The Collector of Lives

Giorgio Vasari and the Invention of Art

Noah Charney (Author), Ingrid Rowland (Author)

Overview | Formats

“Readers curious about the making of Renaissance art, its cast of characters and political intrigue, will find much to relish in these pages.” —Wall Street Journal

Giorgio Vasari (1511–1574) was a man of many talents—a sculptor, painter, architect, writer, and scholar—but he is best known for Lives of the Artists, which singlehandedly established the canon of Italian Renaissance art. Before Vasari’s extraordinary book, art was considered a technical skill, and artists were mere decorators and craftsmen. It was through Vasari’s visionary writings that Raphael, Leonardo, and Michelangelo came to be regarded as great masters of life as well as art, their creative genius celebrated as a divine gift.

Lauded by Sarah Bakewell as “insightful, gripping, and thoroughly enjoyable,” The Collector of Lives reveals how one Renaissance scholar completely redefined how we look at art.

Book Details

  • Paperback
  • November 2018
  • ISBN 978-0-393-35636-6
  • 5.5 × 8.3 in / 432 pages
  • Sales Territory: Worldwide

Endorsements & Reviews

“Gracefully written.” — Deborah Solomon, New York Times Book Review

“[An] intricate and mesmerizing gem of a book for those who enjoy reading about the lives of artists and placing the Renaissance within a greater context.” — Richard Rivera, New York Journal of Books

“Lively… [an] engaging study.” — Stephen Greenblatt, New York Review of Books

“Ingrid Rowland and Noah Charney give full measure to [Giorgio Vasari’s] artistic skills (and the diplomatic adroitness he needed to exercise them) and place him again at the centre of 16th-century Italian art.” — Sunday Times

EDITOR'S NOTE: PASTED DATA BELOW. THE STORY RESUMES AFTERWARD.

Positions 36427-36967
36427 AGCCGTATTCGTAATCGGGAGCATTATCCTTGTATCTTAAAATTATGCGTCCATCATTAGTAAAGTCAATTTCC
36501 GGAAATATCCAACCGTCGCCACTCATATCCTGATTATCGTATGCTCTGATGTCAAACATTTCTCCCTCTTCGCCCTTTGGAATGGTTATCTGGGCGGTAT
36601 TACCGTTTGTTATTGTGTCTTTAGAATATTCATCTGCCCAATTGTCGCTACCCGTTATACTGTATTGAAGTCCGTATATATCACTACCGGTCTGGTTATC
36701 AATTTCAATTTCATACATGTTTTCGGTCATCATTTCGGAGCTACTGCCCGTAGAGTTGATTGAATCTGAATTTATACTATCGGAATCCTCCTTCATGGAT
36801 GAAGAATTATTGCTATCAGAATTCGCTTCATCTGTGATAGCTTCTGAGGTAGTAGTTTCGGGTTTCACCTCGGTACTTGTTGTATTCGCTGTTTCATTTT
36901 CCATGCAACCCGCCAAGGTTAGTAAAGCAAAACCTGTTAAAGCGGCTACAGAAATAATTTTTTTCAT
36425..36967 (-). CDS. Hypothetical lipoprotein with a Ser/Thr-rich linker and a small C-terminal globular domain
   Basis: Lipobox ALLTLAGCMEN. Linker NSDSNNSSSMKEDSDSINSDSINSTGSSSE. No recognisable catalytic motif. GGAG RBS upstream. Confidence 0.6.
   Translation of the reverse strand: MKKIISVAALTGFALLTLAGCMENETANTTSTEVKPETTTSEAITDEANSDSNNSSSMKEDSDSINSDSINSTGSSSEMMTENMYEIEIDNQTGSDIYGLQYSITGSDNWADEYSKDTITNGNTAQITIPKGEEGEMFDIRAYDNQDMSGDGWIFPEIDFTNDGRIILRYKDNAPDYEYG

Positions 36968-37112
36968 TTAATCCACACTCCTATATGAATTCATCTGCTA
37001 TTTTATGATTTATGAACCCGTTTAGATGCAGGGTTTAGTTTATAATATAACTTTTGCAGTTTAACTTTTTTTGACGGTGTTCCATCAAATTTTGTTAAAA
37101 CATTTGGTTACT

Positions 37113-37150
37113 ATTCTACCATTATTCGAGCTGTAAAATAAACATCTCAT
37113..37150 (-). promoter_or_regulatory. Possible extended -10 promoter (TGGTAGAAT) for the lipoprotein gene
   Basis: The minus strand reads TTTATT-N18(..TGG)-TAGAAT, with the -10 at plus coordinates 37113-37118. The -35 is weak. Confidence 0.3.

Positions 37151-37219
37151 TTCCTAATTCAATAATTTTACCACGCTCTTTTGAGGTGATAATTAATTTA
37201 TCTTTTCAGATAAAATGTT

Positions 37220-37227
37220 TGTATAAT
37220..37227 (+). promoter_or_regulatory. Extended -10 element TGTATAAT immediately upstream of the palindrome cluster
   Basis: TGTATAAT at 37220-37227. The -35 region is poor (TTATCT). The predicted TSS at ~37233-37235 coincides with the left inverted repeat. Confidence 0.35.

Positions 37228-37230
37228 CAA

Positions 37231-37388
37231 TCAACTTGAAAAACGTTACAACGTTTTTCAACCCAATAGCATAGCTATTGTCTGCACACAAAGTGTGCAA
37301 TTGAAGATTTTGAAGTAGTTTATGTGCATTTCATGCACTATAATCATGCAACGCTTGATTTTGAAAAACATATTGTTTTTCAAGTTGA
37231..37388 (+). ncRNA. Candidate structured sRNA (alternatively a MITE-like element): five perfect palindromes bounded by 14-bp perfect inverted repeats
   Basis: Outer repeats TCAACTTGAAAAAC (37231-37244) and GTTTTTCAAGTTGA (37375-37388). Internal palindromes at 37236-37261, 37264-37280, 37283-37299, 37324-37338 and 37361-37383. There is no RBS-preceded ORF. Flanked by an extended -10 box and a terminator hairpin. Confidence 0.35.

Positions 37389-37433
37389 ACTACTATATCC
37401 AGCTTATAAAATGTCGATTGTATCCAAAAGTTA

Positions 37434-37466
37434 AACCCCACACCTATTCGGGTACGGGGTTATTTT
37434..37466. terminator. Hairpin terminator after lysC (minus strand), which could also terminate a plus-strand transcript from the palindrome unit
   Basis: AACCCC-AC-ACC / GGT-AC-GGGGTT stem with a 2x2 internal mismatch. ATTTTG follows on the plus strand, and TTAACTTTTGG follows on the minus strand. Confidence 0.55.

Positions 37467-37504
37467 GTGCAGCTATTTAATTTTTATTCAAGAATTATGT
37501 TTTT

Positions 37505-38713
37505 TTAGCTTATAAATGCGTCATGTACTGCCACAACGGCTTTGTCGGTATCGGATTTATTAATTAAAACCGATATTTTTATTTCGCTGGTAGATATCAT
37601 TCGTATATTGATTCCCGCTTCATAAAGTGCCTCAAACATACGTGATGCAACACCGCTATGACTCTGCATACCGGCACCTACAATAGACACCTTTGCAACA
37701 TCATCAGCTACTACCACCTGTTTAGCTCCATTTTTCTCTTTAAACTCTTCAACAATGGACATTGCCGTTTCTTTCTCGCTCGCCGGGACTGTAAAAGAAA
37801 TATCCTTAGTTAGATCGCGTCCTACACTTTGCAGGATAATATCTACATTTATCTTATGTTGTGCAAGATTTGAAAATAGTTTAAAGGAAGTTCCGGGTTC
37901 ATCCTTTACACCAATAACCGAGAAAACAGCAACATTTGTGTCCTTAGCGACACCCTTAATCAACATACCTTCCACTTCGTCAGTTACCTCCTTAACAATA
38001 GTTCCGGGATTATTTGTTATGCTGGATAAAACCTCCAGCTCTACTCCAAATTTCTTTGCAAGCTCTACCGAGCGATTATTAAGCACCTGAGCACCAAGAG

“An insightful and gripping new book.… Ms Rowland and Mr Charney draw a panoramic view of the art-world during the Renaissance, placing Vasari at the centre.… This is an important book and long awaited. The authors have done a commendable job of returning to his rightful place the man who inflated the reputation of art and artists so successfully that he himself was squeezed out of the picture.” — Economist

“Insightful, gripping, and thoroughly enjoyable.” — Sarah Bakewell

“An immersive tour of Vasari’s kaleidoscopic world, rich with court intrigue, iconographic riddles, artistic rivalries, Renaissance wordplay, naughty monkeys, and, possibly, even a lost Leonardo. Rowland and Charney have done the epic biographer proud with this affectionate, original life of the artist.” — Stacy Schiff

The Collector of Lives is a fitting tribute to Giorgio Vasari—a book as entertainingly readable as Vasari’s own gossipy tales. Rowland and Charney put this vital figure in Western culture into new contexts and perspectives, offering compelling insights that will entice and satisfy art amateurs and scholars alike.” — Ross King

“A refreshingly sharp and original study of the man who almost single-handedly invented the very discipline of art history. Vasari emerges from this book as a visionary but also as an unscrupulous wheeler-dealer in artistic reputations: a magnificent teller of truths, but also an outrageously inventive liar. Anyone interested in the Renaissance simply has to read it.” — Andrew Graham-Dixon

“Ingrid Rowland writes about artists of the past with an easy intimacy grounded in the deepest erudition. Her project is one of reclaiming classical art and artists from cant, and bringing them, up close, into our own time. Together with coauthor Noah Charney, Rowland gives us a view of the sixteenth century art world that is uncannily familiar to a student of modern and contemporary art. Reading this book, we feel we know Vasari—that he is one of us.” — David Salle

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